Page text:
Scathing report on for-profit colleges and their $32 billion in tax dollars
July 30, 2012
by Maureen Downey
AJC Get Schooled blog
The for-profit colleges are taking billions in tax dollars with little to show for it, according to a report that will be issued today from a U.S. Senate committee.
Despite $32 billion in federal student aid to the colleges, most of the students never earn a degree, indicating that taxpayers are being saddled with a losing investment. However, the for-profits colleges don’t fail everyone, least of all their executives — the CEOs of the colleges were paid an average of $7.3 million, according to the report.
The scathing report states that more than 80 percent of the for-profit college revenues comes from taxpayers. Because of its larger and larger claim on tax dollars, the for-profit college industry has come under greater scrutiny. Latest numbers show that the for-profits enroll 13 percent of the nation’s college students. Yet, those students represent nearly half of all the defaults on college loans.
And government loans are the oil that keeps the for-profit college industry running. Nearly 96 percent of students at for-profit schools take out loans, compared with about 13 percent at community colleges and 48 percent at four-year public universities.
According to Sen. Tom Harkin, who led the Senate investigation:
Enrollment at for-profit schools has grown dramatically over the past decade. Between 1998 and 2008, the number of students attending for-profit schools has grown from 553,000 to 1.8 million, an increase of more than 225 percent.
In order to drive enrollment growth, for-profit schools spend heavily on television advertisements, billboards, phone solicitation, and web marketing. The pressure on recruiters to enroll as many potential students as possible can give rise to recruiting practices that are overzealous or misleading.
For-profit schools are far more expensive than comparable programs at community colleges or public universities. The average tuition for a for-profit school is about six times higher than a community college and twice as high as a 4-year public school.
For-profit schools provide access to many students who have historically not been well served by traditional institutions of higher education. But data collected by the Senate H.E.L.P. Committee shows that many for-profit schools are not providing the support structure to help these students succeed. The data shows that fifty-four percent of students who enrolled in the 2008-2009 school year withdrew by summer 2010.
Close to one in four students who attends a for-profit school defaults on his or her federal student loans within 3 years of leaving school. This high rate of default combined with the fact that nearly all students at for-profit schools must borrow money to pay the cost of tuition, has resulted in a sector that enrolls approximately 13 percent of American higher education students but accounts for nearly 50 percent of all student loan defaults.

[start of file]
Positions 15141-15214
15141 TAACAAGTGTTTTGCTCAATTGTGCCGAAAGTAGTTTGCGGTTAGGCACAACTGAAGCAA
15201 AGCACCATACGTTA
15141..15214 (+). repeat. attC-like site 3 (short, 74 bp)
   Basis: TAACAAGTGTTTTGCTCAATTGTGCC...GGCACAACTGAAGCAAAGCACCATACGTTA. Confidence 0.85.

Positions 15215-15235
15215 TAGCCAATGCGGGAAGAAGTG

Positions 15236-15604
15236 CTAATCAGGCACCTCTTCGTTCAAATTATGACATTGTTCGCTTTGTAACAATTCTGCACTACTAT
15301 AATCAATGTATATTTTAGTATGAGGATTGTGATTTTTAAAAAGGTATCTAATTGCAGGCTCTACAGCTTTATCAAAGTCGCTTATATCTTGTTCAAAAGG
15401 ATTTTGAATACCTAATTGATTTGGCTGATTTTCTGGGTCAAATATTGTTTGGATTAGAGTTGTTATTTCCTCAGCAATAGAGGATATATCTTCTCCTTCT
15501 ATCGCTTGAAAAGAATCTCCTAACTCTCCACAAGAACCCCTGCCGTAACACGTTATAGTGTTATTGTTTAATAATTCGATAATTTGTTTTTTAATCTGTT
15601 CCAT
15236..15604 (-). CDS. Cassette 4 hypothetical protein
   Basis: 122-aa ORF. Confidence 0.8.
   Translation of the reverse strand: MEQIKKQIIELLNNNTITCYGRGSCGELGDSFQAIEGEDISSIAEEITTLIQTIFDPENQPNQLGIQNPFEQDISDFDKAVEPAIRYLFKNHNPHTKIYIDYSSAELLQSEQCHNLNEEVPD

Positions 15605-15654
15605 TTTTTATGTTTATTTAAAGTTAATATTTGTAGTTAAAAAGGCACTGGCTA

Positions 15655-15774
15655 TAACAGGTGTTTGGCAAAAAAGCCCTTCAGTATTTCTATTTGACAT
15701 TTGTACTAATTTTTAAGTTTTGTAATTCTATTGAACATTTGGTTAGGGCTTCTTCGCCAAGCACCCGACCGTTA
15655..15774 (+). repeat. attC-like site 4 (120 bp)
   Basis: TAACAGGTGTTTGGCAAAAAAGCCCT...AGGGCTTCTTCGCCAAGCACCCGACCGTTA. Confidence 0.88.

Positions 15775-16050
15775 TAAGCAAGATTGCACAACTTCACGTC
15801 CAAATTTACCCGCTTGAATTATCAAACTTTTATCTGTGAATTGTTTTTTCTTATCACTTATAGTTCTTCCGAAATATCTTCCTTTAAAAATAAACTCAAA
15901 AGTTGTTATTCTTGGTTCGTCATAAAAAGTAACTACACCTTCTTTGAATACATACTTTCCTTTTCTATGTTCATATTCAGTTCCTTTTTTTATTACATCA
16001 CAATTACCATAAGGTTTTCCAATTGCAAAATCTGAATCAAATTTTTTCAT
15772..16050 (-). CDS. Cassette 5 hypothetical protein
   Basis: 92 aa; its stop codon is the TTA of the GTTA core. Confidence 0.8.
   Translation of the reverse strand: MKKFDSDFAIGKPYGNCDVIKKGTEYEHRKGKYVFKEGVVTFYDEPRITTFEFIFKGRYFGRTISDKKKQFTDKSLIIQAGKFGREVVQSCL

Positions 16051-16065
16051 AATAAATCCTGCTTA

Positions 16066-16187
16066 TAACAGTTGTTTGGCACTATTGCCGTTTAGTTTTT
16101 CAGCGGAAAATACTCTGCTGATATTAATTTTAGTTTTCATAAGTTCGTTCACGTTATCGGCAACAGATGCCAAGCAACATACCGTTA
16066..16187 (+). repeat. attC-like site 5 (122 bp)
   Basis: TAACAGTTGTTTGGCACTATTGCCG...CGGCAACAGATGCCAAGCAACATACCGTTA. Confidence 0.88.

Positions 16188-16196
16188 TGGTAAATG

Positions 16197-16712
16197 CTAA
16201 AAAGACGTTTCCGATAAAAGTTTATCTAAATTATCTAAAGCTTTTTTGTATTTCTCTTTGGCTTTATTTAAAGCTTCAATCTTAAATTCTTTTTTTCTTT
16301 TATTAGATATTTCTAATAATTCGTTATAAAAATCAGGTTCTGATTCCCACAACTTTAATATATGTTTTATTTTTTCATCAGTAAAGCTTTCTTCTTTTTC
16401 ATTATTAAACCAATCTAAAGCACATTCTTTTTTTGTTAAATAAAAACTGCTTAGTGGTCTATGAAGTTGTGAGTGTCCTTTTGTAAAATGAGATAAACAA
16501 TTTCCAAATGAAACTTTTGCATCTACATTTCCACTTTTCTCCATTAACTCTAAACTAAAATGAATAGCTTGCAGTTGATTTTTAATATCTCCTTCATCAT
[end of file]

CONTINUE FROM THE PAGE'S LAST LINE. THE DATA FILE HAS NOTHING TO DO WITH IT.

Despite poor student outcomes, for-profit schools are highly profitable companies. Profits at 16 of the largest for-profit schools totaled $2.7 billion in 2009.
According to The New York Times:
“In this report, you will find overwhelming documentation of exorbitant tuition, aggressive recruiting practices, abysmal student outcomes, taxpayer dollars spent on marketing and pocketed as profit, and regulatory evasion and manipulation,” Mr. Harkin, an Iowa Democrat who is chairman of the Senate Health, Education, Labor and Pensions Committee, said in a statement on Sunday. “These practices are not the exception — they are the norm. They are systemic throughout the industry, with very few individual exceptions.”
In a statement on Sunday, the Association of Private Sector Colleges and Universities, the leading trade group of for-profit colleges, called the report “the result of a flawed process that has unfairly targeted private-sector schools and their students.”
Over the last 15 years, enrollment and profits have skyrocketed in the industry. Until the 1990s, the sector was made up of small independent schools offering training in fields like air-conditioning repair and cosmetology. But from 1998 to 2008, enrollment more than tripled, to about 2.4 million students. Three-quarters are at colleges owned by huge publicly traded companies — and, more recently, private equity firms — offering a wide variety of programs.
Enrolling students, and getting their federal financial aid, is the heart of the business, and in 2010, the report found, the colleges studied had a total of 32,496 recruiters, compared with 3,512 career-services staff members.
Among the 30 companies, an average of 22.4 percent of revenue went to marketing and recruiting, 19.4 percent to profits and 17.7 percent to instruction. Their chief executive officers were paid an average of $7.3 million, although Robert S. Silberman, the chief executive of Strayer Education, made $41 million in 2009, including stock options.
With the Department of Education seeking new regulations to ensure that for-profit programs provide training for “gainful employment,” the companies examined spent $8 million on lobbying in 2010, and another $8 million in the first nine months of 2011.
Many of the for-profit colleges, the report found, set tuition at almost exactly what a student could expect in maximum federal aid, including Pell grants and Stafford loans. According to a Bridgepoint Education document, when a new $400 “digital materials fee” would make students pay more than would be available from federal aid, the chief executive frantically wrote an e-mail to the finance officer to complain that the change was going to cause a “shortfall.” And documents from Alta Colleges mention restructuring schedules “so we can grab more of the students’ Stafford.”